The multiway graphs in the previous section are in a sense fundamentally metamathematical. Their “raw material” is mathematical statements. But what they represent are the results of operations—like substitution—that are defined at a kind of meta level, that “talks about mathematics” but isn’t itself immediately “representable as mathematics”. But to help understand this relationship it’s useful to look at simple cases where it’s possible to make at least some kind of correspondence with familiar mathematical concepts.

Consider for example the axiom

that we can think of as representing commutativity of the binary operator ∘. Now consider using substitution to “apply this axiom”, say starting from the expression (*a*∘*b*)∘(*c*∘*d*). The result is the (finite) multiway graph:

Conflating the pairs of edges going in opposite directions, the resulting graphs starting from any expression involving *s* ∘’s (and *s*+1 distinct variables) are:

And these are just the Boolean hypercubes, each with 2^{s} nodes.

If instead of commutativity we consider the associativity axiom

then we get a simple “ring” multiway graph:

With both associativity and commutativity we get:

What is the mathematical significance of this object? We can think of our axioms as being the general axioms for a commutative semigroup. And if we build a multiway graph—say starting with (*a*∘*b*)∘*b*—we’ll find out what expressions are equivalent to (*a*∘*b*)∘*b* in any commutative semigroup—or, in other words, we’ll get a collection of theorems that are “true for any commutative semigroup”:

But what if we want to deal with a “specific semigroup” rather than a generic one? We can think of our symbols *a* and *b* as generators of the semigroup, and then we can add relations, as in:

And the result of this will be that we get more equivalences between expressions:

The multiway graph here is still finite, however, giving a finite number of equivalences. But let’s say instead that we add the relations:

Then if we start from *a* we get a multiway graph that begins like

but just keeps growing forever (here shown after 6 steps):

And what this then means is that there are an infinite number of equivalences between expressions. We can think of our basic symbols *a* and *b* as being generators of our semigroup. Then our expressions correspond to “words” in the semigroup formed from these generators. The fact that the multiway graph is infinite then tells us that there are an infinite number of equivalences between words.

But when we think about the semigroup mathematically we’re typically not so interested in specific words as in the overall “distinct elements” in the semigroup, or in other words, in those “clusters of words” that don’t have equivalences between them. And to find these we can imagine starting with all possible expressions, then building up multiway graphs from them. Many of the graphs grown from different expressions will join up. But what we want to know in the end is how many disconnected graph components are ultimately formed. And each of these will correspond to an element of the semigroup.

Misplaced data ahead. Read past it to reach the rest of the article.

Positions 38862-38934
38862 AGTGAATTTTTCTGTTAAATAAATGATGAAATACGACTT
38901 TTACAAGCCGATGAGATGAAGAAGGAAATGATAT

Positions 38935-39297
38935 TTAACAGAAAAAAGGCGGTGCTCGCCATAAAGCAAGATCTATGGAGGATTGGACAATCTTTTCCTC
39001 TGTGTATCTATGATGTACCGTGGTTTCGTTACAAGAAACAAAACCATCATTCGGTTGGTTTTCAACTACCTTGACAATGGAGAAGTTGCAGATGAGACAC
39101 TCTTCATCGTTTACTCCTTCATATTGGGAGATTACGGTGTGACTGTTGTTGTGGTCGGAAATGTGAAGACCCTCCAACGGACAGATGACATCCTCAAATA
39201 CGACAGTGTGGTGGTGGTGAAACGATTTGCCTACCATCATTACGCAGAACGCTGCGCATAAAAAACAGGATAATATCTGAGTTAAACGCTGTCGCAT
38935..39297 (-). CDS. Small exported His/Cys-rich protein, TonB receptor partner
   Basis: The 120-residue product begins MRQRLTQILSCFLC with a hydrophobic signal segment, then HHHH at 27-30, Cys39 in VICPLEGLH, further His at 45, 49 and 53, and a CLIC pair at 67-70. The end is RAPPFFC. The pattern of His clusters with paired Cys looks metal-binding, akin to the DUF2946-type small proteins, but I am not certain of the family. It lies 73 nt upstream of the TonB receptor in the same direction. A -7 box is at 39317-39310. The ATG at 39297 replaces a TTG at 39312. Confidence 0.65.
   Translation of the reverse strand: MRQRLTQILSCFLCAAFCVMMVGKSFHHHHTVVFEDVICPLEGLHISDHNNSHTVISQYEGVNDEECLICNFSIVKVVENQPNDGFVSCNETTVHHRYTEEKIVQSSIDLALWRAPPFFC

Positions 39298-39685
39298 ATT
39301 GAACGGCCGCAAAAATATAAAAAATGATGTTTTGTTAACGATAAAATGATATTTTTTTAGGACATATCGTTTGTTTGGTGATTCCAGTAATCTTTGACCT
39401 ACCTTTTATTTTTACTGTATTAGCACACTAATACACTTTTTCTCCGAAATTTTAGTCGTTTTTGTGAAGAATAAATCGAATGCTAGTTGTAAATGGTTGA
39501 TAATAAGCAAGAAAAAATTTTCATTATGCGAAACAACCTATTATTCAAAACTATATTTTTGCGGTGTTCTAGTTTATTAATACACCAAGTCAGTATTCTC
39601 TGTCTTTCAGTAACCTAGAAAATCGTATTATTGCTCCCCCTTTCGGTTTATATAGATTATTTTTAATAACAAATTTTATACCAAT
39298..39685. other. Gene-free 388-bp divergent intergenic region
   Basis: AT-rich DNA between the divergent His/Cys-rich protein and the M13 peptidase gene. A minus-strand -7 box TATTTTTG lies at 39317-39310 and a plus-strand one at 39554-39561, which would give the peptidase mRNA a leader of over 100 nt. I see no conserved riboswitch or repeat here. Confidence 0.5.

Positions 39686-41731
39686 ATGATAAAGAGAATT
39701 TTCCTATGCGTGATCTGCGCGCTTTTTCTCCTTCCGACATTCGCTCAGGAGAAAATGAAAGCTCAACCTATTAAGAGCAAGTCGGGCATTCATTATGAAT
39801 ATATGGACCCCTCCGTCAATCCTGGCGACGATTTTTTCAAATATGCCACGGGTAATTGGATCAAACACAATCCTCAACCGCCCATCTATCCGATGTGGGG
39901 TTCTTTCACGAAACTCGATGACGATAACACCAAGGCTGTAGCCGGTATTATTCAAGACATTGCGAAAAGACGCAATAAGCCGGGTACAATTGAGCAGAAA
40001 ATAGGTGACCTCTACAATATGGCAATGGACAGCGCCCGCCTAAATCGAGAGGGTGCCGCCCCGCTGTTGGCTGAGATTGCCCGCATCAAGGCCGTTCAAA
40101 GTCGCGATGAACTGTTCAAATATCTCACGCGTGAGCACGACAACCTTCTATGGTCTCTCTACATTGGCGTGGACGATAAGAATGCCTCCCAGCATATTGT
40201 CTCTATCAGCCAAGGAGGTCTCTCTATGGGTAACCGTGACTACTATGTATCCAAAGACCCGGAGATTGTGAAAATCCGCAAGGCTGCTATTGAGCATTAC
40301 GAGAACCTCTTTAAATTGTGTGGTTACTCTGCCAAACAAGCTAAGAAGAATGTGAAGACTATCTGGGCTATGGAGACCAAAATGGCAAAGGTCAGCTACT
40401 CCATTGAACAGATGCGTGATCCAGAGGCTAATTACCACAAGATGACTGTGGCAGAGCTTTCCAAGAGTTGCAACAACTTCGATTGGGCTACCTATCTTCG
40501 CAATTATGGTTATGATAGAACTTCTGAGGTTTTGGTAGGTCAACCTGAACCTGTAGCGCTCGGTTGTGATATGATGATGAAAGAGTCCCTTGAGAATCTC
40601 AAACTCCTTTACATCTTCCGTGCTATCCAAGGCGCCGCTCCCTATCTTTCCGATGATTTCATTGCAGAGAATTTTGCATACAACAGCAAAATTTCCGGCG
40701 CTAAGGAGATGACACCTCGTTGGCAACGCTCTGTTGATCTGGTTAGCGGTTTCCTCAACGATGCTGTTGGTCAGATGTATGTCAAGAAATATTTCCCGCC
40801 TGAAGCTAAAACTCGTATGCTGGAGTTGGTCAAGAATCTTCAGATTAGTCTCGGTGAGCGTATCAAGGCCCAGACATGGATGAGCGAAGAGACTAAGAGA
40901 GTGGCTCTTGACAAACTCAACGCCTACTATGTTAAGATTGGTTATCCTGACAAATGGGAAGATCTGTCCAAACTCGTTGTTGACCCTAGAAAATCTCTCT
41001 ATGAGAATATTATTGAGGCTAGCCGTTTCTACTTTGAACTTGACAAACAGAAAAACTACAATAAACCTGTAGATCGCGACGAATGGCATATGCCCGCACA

As a simple example, let’s start from all words of length 2:

The multiway graphs formed from each of these after 1 step are:

But these graphs in effect “overlap”, leaving three disconnected components:

After 2 steps the corresponding result has two components:

And if we start with longer (or shorter) words, and run for more steps, we’ll keep finding the same result: that there are just two disconnected “droplets” that “condense out” of the “gas” of all possible initial words:

And what this means is that our semigroup ultimately has just two distinct elements—each of which can be represented by any of the different (“equivalent”) words in each “droplet”. (In this particular case the droplets just contain respectively all words with an odd or even number of *b*’s.)

In the mathematical analysis of semigroups (as well as groups), it’s common ask what happens if one forms products of elements. In our setting what this means is in effect that one wants to “combine droplets using ∘”. The simplest words in our two droplets are respectively *a* and *b*. And we can use these as “representatives of the droplets”. Then we can see how multiplication by *a* and by *b* transforms words from each droplet:

With only finite words the multiplications will sometimes not “have an immediate target” (so they are not indicated here). But in the limit of an infinite number of multiway steps, every multiplication will “have a target” and we’ll be able to summarize the effect of multiplication in our semigroup by the graph:

More familiar as mathematical objects than semigroups are groups. And while their axioms are slightly more complicated, the basic setup we’ve discussed for semigroups also applies to groups. And indeed the graph we’ve just generated for our semigroup is very much like a standard Cayley graph that we might generate for a group—in which the nodes are elements of the group and the edges define how one gets from one element to another by multiplying by a generator. (One technical detail is that in Cayley graphs identity-element self-loops are normally dropped.)

Consider the group D_{2} (the “Klein four-group”). In our notation the axioms for this group can be written:

Given these axioms we do the same construction as for the semigroup above. And what we find is that now four “droplets” emerge, corresponding to the four elements of D_{2}

and the pattern of connections between them in the limit yields exactly the Cayley graph for D_{2}:

We can view what’s happening here as a first example of something we’ll return to at length later: the idea of “parsing out” recognizable mathematical concepts (here things like elements of groups) from lower-level “purely metamathematical” structures.